Tuesday, December 11, 2018

Selected Quotations from Grossman's A Writer at War

Below are a Few Selected Quotations from Grossman's A Writer at War

We leafed through a series of the Front newspaper.  I came across the following phrase in a leading article:  "The much-battered enemy continued his cowardly advance."

A photographer remarks:  "I saw some very good refugees yesterday."

"I've got a simple soul, as simple as a balalaika.  It isn't afraid of death.  It's those with precious souls who fear death."

Green and white rockets.  Their light is mean, dishonest, not like daylight.  A ripple of shots.  People are neither seen nor heard.  It is like a riot of machines.

The shifting sense of danger.  A place seems frightening at first, but afterwards you will remember it being as safe as your Moscow apartment.

Wounded men kept arriving, they were all wet with blood and rain.

Green tomatoes are ripening on the roof, flowers amuse themselves in the garden.

An old woman says:  "Who knows whether God exists or not.  I pray to Him.  It's not a difficult job. You give Him two or three nods, and who knows, perhaps He'll accept you."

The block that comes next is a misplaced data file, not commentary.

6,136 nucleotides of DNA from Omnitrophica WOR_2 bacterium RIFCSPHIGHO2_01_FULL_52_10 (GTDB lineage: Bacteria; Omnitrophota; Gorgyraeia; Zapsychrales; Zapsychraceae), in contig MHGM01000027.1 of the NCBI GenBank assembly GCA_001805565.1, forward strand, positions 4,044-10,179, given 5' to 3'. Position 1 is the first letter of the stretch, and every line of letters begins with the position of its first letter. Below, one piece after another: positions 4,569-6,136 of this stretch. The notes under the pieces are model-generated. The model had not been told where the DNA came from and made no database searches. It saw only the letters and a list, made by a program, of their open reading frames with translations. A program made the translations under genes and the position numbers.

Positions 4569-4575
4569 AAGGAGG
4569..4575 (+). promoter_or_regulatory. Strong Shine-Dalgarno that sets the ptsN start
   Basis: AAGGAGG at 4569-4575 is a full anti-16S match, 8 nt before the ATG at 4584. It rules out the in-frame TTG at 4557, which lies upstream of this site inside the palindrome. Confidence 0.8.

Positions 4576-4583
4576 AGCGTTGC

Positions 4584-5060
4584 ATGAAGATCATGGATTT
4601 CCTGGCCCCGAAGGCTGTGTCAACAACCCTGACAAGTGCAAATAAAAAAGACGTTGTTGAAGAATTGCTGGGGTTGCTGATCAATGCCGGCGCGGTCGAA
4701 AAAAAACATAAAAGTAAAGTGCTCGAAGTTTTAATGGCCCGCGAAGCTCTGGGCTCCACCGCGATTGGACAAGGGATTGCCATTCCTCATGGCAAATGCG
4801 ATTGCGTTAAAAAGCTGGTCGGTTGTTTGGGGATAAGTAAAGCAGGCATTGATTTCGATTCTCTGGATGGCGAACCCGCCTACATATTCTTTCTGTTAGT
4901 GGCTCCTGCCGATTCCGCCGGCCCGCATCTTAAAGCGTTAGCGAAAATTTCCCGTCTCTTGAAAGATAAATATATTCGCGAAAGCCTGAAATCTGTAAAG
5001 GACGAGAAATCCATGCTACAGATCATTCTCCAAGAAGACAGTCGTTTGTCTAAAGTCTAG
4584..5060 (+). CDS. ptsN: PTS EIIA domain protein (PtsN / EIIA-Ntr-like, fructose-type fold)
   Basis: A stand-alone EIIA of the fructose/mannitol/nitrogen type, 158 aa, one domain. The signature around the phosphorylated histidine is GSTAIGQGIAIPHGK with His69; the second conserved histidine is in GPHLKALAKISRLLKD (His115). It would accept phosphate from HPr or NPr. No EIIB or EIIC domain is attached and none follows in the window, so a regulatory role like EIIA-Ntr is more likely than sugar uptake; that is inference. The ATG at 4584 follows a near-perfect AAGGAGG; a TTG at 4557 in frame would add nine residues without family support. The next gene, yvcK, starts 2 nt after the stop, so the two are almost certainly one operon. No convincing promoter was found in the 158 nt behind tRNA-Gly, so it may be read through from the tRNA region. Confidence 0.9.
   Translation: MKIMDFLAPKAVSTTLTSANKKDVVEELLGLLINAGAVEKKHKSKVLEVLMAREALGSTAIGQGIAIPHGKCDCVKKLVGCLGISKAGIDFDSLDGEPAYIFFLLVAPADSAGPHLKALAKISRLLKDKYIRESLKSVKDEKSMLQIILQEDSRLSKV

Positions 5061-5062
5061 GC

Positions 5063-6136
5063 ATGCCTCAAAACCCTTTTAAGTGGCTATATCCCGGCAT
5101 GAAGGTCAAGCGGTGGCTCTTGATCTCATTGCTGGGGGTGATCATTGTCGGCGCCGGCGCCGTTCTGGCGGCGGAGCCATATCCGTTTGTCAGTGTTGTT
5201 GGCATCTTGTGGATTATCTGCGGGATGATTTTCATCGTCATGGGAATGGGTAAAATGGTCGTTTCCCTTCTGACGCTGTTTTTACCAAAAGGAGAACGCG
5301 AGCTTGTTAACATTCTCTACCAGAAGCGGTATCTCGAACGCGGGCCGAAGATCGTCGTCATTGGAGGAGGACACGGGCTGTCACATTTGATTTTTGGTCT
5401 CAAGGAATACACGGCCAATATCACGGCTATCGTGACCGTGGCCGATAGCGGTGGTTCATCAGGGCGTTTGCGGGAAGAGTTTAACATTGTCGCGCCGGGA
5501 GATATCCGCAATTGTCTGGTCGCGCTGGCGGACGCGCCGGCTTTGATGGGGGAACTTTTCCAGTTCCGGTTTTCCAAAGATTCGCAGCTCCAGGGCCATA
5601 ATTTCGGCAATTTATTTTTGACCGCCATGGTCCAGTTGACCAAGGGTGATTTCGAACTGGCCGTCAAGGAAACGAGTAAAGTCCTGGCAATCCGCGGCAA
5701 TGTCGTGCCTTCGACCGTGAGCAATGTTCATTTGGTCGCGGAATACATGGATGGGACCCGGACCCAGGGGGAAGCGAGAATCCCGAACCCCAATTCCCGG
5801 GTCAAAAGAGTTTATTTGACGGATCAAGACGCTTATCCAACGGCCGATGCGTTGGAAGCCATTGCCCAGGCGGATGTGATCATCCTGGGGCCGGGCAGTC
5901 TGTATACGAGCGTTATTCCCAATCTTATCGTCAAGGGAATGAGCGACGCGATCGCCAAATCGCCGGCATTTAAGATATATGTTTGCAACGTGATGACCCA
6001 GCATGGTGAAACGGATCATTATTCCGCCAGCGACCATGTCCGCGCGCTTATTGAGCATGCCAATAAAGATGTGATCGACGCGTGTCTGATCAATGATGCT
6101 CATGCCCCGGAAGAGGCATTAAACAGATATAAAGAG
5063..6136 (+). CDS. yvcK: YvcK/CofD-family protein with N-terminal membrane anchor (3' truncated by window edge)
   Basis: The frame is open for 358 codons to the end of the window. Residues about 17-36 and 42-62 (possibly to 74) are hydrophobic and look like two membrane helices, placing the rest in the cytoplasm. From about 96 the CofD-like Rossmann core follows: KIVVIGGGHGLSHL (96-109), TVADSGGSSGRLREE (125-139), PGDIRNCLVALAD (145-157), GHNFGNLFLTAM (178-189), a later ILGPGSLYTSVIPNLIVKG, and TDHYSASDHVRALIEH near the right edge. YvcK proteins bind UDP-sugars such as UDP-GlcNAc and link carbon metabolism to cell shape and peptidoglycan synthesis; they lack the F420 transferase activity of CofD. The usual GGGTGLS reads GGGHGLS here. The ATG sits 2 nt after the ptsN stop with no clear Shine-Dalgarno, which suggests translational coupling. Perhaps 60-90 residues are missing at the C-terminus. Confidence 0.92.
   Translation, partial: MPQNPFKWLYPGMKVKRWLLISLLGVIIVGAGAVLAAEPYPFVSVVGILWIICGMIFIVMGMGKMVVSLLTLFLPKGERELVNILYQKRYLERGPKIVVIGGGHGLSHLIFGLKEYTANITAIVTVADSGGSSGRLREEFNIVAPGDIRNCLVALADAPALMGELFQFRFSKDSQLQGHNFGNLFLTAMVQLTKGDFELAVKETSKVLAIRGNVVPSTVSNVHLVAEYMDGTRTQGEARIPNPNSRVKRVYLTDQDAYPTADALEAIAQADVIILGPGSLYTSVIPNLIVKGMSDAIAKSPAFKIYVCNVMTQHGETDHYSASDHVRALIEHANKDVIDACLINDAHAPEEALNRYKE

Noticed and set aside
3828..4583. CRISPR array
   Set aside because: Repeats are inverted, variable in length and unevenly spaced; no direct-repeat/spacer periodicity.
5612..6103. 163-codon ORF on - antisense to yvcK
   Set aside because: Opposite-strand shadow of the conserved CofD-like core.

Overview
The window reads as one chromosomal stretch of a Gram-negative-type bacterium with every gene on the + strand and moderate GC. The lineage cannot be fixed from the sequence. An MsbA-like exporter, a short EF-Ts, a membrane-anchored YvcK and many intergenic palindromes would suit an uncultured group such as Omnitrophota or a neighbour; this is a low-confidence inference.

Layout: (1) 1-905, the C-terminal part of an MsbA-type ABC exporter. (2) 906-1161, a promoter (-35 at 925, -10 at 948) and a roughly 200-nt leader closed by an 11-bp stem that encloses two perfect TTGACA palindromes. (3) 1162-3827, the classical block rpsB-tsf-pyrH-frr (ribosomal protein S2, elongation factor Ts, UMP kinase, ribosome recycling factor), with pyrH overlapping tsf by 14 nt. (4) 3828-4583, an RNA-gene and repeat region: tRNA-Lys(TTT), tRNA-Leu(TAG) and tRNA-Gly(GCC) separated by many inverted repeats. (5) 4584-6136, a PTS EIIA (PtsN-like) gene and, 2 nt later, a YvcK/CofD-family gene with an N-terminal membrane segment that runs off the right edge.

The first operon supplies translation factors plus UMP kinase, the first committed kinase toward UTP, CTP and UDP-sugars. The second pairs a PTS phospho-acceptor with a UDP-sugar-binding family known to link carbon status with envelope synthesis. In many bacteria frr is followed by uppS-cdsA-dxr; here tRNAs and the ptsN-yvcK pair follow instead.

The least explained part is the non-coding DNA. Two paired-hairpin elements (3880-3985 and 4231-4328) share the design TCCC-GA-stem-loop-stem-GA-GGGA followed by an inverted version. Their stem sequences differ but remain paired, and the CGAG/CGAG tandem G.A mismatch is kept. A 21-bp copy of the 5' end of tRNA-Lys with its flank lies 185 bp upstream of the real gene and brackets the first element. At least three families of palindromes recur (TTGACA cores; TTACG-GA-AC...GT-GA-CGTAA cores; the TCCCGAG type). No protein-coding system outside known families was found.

In empty izbas. Everything has been taken away, except for icons. It's so unlike Nekrasov's peasants, who would first of all save icons when there is a fire, leaving other pieces of property to burn.

He responds to the request of a divisional commander to postpone the attack because of the loss of men:  "Tell him I'll postpone it when he's the only one left."

The sky has become German.  We've seen none of our aircraft for weeks.

The landlady, a real mastodon with a husky voice, rattles, swears, hisses at children and objects...At night, in the darkness I hear someone sobbing.  "Who's that?"  The landlady replies in a husky replies in a husky whisper:  "It's me.  I've got seven children, I'm lamenting them."

Tolstoy's grave.  Roar of fighters over it, humming of explosions and the majestic calm autumn.

"Why didn't you write anything about the heroic defense of the Orel?"
"Because there was no defense."

Boginava told her that she should marry him, and threatened to shoot her.

"Ramming--that's Russian character.  It's the Soviet upbringing."

At war, a Russian man puts on a white shirt.  He may live in sin, but he dies like a saint.

One does not say now of somebody that they have been "killed," but "he has covered himself." "My friend has covered himself, he was such a great chap."

Pilots say:  "Our life is like a child's shirt--it's short and covered with shit all over."

Purely by chance, Khasin saw photographs of the dead people in a ditch and recognized his wife and children.

No comments:

Post a Comment